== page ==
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Different evolutionary patterns of TIR1/AFBs and AUX/IAAs and their implications for the morphogenesis of land plants

Abstract

Background

The plant hormone auxin is widely involved in plant growth, development, and morphogenesis, and the TIR1/AFB and AUX/IAA proteins are closely linked to rapid auxin response and signal transmission. However, their evolutionary history, historical patterns of expansion and contraction, and changes in interaction relationships are still unknown.

Results

Here, we analyzed the gene duplications, interactions, and expression patterns of TIR1/AFBs and AUX/IAAs to understand their underlying mechanisms of evolution. The ratios of TIR1/AFBs to AUX/IAAs range from 4:2 in Physcomitrium patens to 6:29 in Arabidopsis thaliana and 3:16 in Fragaria vesca. Whole-genome duplication (WGD) and tandem duplication have contributed to the expansion of the AUX/IAA gene family, but numerous TIR1/AFB gene duplicates were lost after WGD. We further analyzed the expression profiles of TIR1/AFBs and AUX/IAAs in different tissue parts of Physcomitrium patens, Selaginella moellendorffii, Arabidopsis thaliana and Fragaria vesca, and found that TIR1/AFBs and AUX/IAAs were highly expressed in all tissues in P. patens, S. moellendorffii. In A. thaliana and F. vesca, TIR1/AFBs maintained the same expression pattern as the ancient plants with high expression in all tissue parts, while AUX/IAAs appeared tissue-specific expression. In F. vesca, 11 AUX/IAAs interacted with TIR1/AFBs with different interaction strengths, and the functional specificity of AUX/IAAs was related to their ability to bind TIR1/AFBs, thus promoting the development of specific higher plant organs. Verification of the interactions among TIR1/AFBs and AUX/IAAs in Marchantia polymorpha and F. vesca also showed that the regulation of AUX/IAA members by TIR1/AFBs became more refined over the course of plant evolution.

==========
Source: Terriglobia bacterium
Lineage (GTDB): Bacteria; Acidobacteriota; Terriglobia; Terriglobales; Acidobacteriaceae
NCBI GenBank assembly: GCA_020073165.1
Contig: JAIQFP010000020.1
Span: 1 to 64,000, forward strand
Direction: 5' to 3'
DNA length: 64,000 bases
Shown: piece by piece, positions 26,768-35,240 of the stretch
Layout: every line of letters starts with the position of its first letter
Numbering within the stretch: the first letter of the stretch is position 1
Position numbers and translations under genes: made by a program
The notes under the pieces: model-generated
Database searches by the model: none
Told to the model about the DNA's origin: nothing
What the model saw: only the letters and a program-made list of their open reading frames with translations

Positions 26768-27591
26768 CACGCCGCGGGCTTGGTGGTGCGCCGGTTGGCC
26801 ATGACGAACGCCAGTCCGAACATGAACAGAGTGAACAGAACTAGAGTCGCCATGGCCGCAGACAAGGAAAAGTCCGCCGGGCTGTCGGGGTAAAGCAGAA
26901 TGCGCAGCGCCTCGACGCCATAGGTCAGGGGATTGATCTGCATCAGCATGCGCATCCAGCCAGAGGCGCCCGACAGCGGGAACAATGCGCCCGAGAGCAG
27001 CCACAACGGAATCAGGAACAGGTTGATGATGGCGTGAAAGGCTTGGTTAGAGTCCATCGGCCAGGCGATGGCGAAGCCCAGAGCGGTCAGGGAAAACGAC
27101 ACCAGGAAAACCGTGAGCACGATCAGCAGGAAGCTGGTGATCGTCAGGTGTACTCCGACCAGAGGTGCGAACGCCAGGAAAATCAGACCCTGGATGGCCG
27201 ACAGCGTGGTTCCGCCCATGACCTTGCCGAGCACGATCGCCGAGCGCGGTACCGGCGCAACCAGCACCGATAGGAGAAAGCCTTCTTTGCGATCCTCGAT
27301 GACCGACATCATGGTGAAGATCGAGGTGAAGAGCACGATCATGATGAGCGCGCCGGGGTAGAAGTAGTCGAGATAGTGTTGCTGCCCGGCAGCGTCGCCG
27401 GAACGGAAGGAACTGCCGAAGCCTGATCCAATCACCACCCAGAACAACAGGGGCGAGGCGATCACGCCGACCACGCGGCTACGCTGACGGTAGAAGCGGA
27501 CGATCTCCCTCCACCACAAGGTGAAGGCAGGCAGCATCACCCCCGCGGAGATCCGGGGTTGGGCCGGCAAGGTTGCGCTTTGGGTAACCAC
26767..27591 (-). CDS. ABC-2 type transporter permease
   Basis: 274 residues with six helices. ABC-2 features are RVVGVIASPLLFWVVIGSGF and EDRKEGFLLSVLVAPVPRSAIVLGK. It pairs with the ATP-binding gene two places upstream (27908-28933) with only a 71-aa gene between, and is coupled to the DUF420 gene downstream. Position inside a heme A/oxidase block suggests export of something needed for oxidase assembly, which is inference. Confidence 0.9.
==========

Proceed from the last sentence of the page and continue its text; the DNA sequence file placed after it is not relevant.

Conclusions

Our results indicate that specific interactions and specific gene expression patterns both contributed to the functional diversification of TIR1/AFBs and AUX/IAAs.

Peer Review reports

Background

Indole-3-acetic acid (IAA) is the most common and first discovered auxin in plants. Auxin is widely distributed in the plant kingdom and participates in almost all aspects of plant growth, development, and morphogenesis [1, 2]. Plants control the function of auxin mainly by coordinating auxin synthesis metabolism [3, 4], polar transport [5], and signal transduction [6]. The classical auxin signaling pathway in plants refers to the TIR1/AFBs-mediated auxin regulation mechanism [7, 8]. TIR1 was the first auxin receptor protein to be identified [9, 10], and AFBs were subsequently discovered to also belong to this family [11,12,13]. The auxin receptor protein family is a subfamily of the F-Box family, whose members contain a highly conserved F-box domain and leucine repeat domain. The F-box domain of the TIR1/AFB family is an important component of the E3 ubiquitin ligase complex that participates in the degradation of AUX/IAA proteins [14, 15].